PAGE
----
An Nd:YAG laser is a solid-state laser whose main emission line is near infrared at 1064nm. The host crystal is yttrium aluminum garnet. Typically, 0.5% - 3% of the yttrium atoms are replaced by neodymium (“doping”). This type of laser was developed in 1964 in Bell Laboratories. In addition to CO2 and fiber lasers, it is one of the most widely used types of lasers for industrial material processing.
For lasers with average output power up to about 100 watts, the excitation takes place via diode lasers with a wavelength of 808nm (diode-pumped laser). The neodymium atoms are excited electronically, i.e. their electrons reach the higher energy level through absorption of the pump light. The energy stored in the excited atoms is released again by stimulated emission.
In the realization of a solid-state body as a laser medium, usually the biggest technological challenge is: This solid-state body must be high-purity but selectively doped and, at best, monocrystalline. It should also implement supplied energy with the highest possible efficiency, thus minimizing heat loss. A solid-state laser can be destroyed by its own gain at high pumping power. Therefore, the laser medium must withstand the highest possible energy density.
The notation Nd:YAG means that in an yttrium-aluminum garnet crystal (chemically: Y3Al5O12) yttrium ions (chemical symbol: Y) have been replaced by neodymium (chemical symbol: Nd). With the Nd:YAG laser, the doping (degree of replacement) is between 0.5% - 3%. The higher the degree of doping, the higher the laser power, but the lower the beam quality. This conflict of objectives is true for all lasers.
Energy is supplied optically, i.e. the Nd:YAG crystal is illuminated. The neodymium ions (Nd3+) are excited electronically. Krypton arc lamps, halogen lamps, xenon flash lamps, light diodes or laser diodes are used as pump sources.
In short, the latter are suitable light emitting diodes whose interfaces have been mirrored so that they form a resonator. Laser diodes are thus electrically pumped and extremely compact semiconductor lasers (these are a subgroup of the solid-state lasers). The high efficiency of the diodes themselves (from now on this designates LEDs and laser diodes), the precise controllability and the much longer service life compared to lamps, have greatly increased the popularity of the Nd:YAG laser, displacing the previously used lamp pump sources, at least in the lower power range.
The optical efficiency indicates the ratio of radiated laser power to supplied light power. While this is only about 2-4% for lamp-pumped YAG lasers, diode-pumped systems achieve optical efficiencies between 30-50%. The lower heat loss of the diode-pumped systems increases the service life of the crystal and reduces the cooling effort. In addition, they enable higher repetition rates (number of pulses per second) in pulse mode (e.g. Q-switch) and pulse peak powers.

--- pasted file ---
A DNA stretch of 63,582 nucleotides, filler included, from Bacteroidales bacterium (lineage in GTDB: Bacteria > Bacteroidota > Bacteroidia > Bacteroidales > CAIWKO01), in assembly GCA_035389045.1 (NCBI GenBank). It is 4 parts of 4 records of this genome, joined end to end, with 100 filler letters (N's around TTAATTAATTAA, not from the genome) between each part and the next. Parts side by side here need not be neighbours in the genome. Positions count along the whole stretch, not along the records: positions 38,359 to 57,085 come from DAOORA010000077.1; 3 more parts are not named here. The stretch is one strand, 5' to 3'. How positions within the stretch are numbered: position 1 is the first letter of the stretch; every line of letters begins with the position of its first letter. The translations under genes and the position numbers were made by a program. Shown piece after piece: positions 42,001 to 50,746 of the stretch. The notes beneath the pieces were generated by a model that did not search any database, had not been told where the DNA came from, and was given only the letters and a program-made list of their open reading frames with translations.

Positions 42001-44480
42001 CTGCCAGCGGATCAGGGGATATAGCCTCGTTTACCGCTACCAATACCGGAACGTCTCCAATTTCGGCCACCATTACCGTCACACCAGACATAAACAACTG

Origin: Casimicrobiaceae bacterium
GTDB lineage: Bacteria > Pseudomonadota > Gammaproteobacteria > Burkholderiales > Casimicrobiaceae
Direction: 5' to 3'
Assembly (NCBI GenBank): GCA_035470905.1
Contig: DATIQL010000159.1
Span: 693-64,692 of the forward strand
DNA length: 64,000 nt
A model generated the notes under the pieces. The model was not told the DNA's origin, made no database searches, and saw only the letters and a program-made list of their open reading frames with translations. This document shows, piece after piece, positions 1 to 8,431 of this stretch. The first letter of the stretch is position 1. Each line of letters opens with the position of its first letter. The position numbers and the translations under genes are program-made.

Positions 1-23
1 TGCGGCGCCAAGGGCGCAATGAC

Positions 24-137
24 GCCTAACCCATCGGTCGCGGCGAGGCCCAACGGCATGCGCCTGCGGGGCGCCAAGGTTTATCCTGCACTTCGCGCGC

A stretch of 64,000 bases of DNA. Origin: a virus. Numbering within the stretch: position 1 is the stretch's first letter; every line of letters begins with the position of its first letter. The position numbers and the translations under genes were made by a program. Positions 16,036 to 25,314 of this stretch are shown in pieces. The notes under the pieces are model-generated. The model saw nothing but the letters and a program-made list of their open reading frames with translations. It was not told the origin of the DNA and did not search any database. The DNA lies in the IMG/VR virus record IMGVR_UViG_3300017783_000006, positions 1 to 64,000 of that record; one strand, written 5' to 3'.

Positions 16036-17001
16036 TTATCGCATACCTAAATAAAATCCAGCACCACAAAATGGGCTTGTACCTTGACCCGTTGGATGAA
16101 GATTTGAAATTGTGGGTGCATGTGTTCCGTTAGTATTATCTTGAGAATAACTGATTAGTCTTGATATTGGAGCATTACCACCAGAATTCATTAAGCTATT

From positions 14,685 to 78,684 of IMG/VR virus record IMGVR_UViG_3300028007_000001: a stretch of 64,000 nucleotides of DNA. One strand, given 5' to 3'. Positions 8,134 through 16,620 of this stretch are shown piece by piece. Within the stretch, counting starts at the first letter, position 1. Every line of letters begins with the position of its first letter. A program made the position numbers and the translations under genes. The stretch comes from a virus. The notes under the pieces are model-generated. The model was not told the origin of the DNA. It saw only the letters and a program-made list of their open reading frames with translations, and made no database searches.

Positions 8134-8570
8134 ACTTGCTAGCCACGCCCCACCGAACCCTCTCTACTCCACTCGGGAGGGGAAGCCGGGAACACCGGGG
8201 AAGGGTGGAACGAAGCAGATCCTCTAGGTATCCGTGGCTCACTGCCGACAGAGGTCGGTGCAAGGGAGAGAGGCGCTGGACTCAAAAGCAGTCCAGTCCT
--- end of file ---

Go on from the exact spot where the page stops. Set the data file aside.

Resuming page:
Newer disc-shaped resonator geometries (“disc lasers” and “slab lasers”) are increasingly replacing “conventional” cylindrical Nd:YAG rods (“laser rods”), wherein the diameter of the cylinder is much smaller than the length. Therefore, these rods have a much smaller surface area than a disc (i,e, diameter is much larger than the thickness) of equal volume. Cylindrical resonator rods are therefore much more difficult to cool. As heat can be dissipated much more efficiently with disc lasers than with rod lasers, higher pump powers are also possible which ultimately lead to higher laser powers. Currently, Nd:YAG lasers with a continuous output power of more than 10 kW are in industrial use.
The wavelength of the Nd:YAG laser is almost 10 times lower than that of the CO2 laser (1,064 microns compared to 10.6 microns). The shorter wavelength allows significantly smaller foci and thus higher intensities at the same power compared to CO2 lasers. This - and the shorter wavelength absorbed by metals - is advantageous for metalworking.
The high peak power makes the laser ideal for marking many different materials. The main areas of application include the laser engraving of workpieces, tools or devices. Particularly with many plastics, laser marking causes a very visible color change (dark) or foaming of the polymer (light marking).
Furthermore, the light emitted by the Nd:YAG laser (near infrared) can be guided in a glass fiber, facilitating the integration into many machines e.g. welding robot. One economical advantage is that inexpensive optical elements made of quartz glass can be used. In addition to laser marking, Nd:YAG lasers are mainly used for laser welding, cutting and micromachining.
Disadvantages include high investment costs and low beam quality at very high powers.
The wavelength emitted by the Nd:YAG laser can be relatively efficiently halved by means of non-linear crystals, i.e. the frequency of the laser light is doubled. This gives visible green light with a wavelength of 1064nm / 2 = 532nm. Frequency tripling or wavelength thirding leads to UV emissions of 1064nm / 3 = 355nm. This wavelength allows the marking of virtually all plastics.
Other areas of application for the Nd:YAG laser include research, optical flow technology, the removal of tattoos as well as dazzler weapons in the military.